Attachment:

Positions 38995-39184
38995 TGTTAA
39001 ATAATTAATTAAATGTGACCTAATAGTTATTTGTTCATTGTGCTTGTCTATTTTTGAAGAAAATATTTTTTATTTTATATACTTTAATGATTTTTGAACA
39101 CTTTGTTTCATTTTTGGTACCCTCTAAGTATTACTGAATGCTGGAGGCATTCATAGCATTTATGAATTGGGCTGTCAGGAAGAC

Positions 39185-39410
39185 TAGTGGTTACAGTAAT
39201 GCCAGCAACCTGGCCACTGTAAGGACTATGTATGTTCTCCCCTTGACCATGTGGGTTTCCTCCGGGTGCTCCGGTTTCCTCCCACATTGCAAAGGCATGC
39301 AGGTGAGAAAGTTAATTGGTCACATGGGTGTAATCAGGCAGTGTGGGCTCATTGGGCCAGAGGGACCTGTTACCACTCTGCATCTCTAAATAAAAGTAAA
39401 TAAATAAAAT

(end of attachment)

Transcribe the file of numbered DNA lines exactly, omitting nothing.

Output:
Positions 38995-39184
38995 TGTTAA
39001 ATAATTAATTAAATGTGACCTAATAGTTATTTGTTCATTGTGCTTGTCTATTTTTGAAGAAAATATTTTTTATTTTATATACTTTAATGATTTTTGAACA
39101 CTTTGTTTCATTTTTGGTACCCTCTAAGTATTACTGAATGCTGGAGGCATTCATAGCATTTATGAATTGGGCTGTCAGGAAGAC

Positions 39185-39410
39185 TAGTGGTTACAGTAAT
39201 GCCAGCAACCTGGCCACTGTAAGGACTATGTATGTTCTCCCCTTGACCATGTGGGTTTCCTCCGGGTGCTCCGGTTTCCTCCCACATTGCAAAGGCATGC
39301 AGGTGAGAAAGTTAATTGGTCACATGGGTGTAATCAGGCAGTGTGGGCTCATTGGGCCAGAGGGACCTGTTACCACTCTGCATCTCTAAATAAAAGTAAA
39401 TAAATAAAAT